Stratford means a Roman straet, a paved road or highway, crossing a ford. In the seventh century a monastery was established, by the banks of the river; this was first in the possession of Aethelard, subordinate king of the Hwiccas, but was then transferred into the ownership of Egwin, Bishop of Worcester. Since this was soon after the conversion of the Saxons to the Christian faith, we may say that Stratford had a connection with the old religion from the earliest times. The church in which Shakespeare was baptised was erected on the site of the old monastery, and the dwellings of the monks and their servants were once on land now known as "Old Town." The Domesday surveyors of 1085 carefully noted the presence of a village on this spot, comprising farmers and labourers as well as the ecclesiastical community; there was a priest, together with twenty-one "villeins" and seven "bordarii" or cottagers.

It began to prosper in the thirteenth century. A fair of three days was instituted in 1216; it was supplemented by four other fairs held at various times of the year, one of which lasted for fifteen days. A survey of 1252 reports 240 "burgages," or properties held on a yearly rental from the lord of the manor, as well as numerous shops, stalls and tenements. Here were shoemakers and fleshmongers, blacksmiths and carpenters, dyers and wheelwrights, engaged in trades that Shakespeare would still have seen on the streets of his childhood. The medieval town itself was approximately the same size as it was at the time of Shakespeare's birth. To be aware of continuity-to be settled within it-was in a real sense his birthright.

The open country beyond the town has been described as "tumbled down," covered with thorn bush and populated by rabbits. There were few trees and no hedges, but flat land all around sprinkled with cowslips and clover and yellow mustard. This unenclosed territory comprised meadow land, arable land and rough pasture stretching towards the hills. Of all writers, Shakespeare has the widest vocabulary on the variety of weeds to be found in such places, disentangling the hemlock from the cuckoo-flower, the fumiter from the darnel.

There had been a church in Stratford, dedicated to the Holy Trinity, since the early thirteenth century. It was erected beside the river, of local undressed stone and yellow stone from the Campden quarries, in the utmost harmony with the landscape; it possessed a wooden steeple and was surrounded by elm trees, with an avenue of lime trees leading to the north porch.

Shakespeare would have known the ancient bone-house on the north side of the chancel, where the skeletons of the long-dead had been deposited; it had also been a dormitory for the singing boys and a study for the minister. Shakespeare and his contemporaries were familiar with death, although this did not prevent Juliet from crying out against the "Charnel house" with its "reekie shanks and yealow chaples sculls" (2259). Local legend suggests that the playwright had this bone-house in mind when he wrote this passage in Romeo and Juliet, and local legend may be right. His own grave was to be situated just a few feet from it, within the church itself, and his solemn curse against anyone who "moves my bones" acts as a reminder. There were other intimations of mortality: a college, or house for chantry priests praying in perpetual intercession for the dead, had been erected on the western side of the churchyard in 1351.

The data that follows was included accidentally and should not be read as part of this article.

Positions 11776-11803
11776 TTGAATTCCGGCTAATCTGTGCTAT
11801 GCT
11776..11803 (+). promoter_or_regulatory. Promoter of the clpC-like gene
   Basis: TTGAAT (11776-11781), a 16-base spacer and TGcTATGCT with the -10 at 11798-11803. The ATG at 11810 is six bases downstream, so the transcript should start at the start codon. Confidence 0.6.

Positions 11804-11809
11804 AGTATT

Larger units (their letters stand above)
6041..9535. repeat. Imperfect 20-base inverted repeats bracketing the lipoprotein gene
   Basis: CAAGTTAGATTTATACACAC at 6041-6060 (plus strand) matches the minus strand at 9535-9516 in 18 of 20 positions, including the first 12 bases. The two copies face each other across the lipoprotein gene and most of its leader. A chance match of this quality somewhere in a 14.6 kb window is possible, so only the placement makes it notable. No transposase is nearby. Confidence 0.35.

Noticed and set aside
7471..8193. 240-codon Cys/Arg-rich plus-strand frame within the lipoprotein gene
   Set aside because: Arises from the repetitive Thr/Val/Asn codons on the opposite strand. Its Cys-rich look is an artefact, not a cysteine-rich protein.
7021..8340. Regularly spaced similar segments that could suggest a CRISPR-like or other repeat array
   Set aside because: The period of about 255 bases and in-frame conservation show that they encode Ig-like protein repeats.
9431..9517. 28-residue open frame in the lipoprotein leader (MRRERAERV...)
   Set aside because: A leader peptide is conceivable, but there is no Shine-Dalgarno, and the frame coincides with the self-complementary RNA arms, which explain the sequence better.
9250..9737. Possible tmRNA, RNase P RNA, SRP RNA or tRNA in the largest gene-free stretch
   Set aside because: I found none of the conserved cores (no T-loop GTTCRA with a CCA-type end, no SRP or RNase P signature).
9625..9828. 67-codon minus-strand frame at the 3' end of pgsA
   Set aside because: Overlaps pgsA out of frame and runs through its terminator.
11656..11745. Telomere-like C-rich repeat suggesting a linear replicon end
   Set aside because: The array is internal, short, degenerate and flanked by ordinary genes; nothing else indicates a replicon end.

Of equal antiquity was the Guild of the Holy Cross, established in Stratford at the beginning of the thirteenth century.


Excerpted from Shakespeare by Peter Ackroyd Excerpted by permission.
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Meet the Author

PETER ACKROYD is the bestselling writer of both fiction and nonfiction, most notably the definitive history of London, London, The Biography. His most recent books include The Lambs of London and J.M.W. Turner, the second biography in the Ackroyd Brief Lives series. He has also written full-scale biographies of Dickens, Blake, and Thomas More and the novels The Clerkenwell Tales, The Trial of Elizabeth Cree, Milton in America, and The Plato Papers. He has won the Whitbread Award for Biography, the Royal Society of Literature Award under the William Heinemann Bequest (jointly), the Somerset Maugham Award, the South Bank Award for Literature, the James Tait Black Memorial Prize, and The Guardian fiction prize. He lives in London. 

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Shakespeare: The Biography 2.7 out of 5 based on 0 ratings. 3 reviews.
Vranitzky More than 1 year ago
Peter Ackroyd's biography of Shakespeare is definitely one of the very best. He immerses us in the times and places of Shakespeare's life in ways that clearly show how intricately interwoven with them he and his works really are. When he speculates, Ackroyd does so convincingly and with care, using established fact as his points of departure, and he is reasonably careful to flag his speculations as such. Ackroyd draws on the huge amount of research done in recent decades on how people lived in those times, to great effect. He is more thoroughgoing that any other modern biographer. A must read. The other great modern WS biography that I recommend with equal urgency is by Katherine Duncan-Jones: Shakespeare: An Ungentle Life. A perfect complement to Ackroyd's book, and very different in tone. Read both!
Anonymous More than 1 year ago
Anonymous More than 1 year ago
This helped me alot for a project i had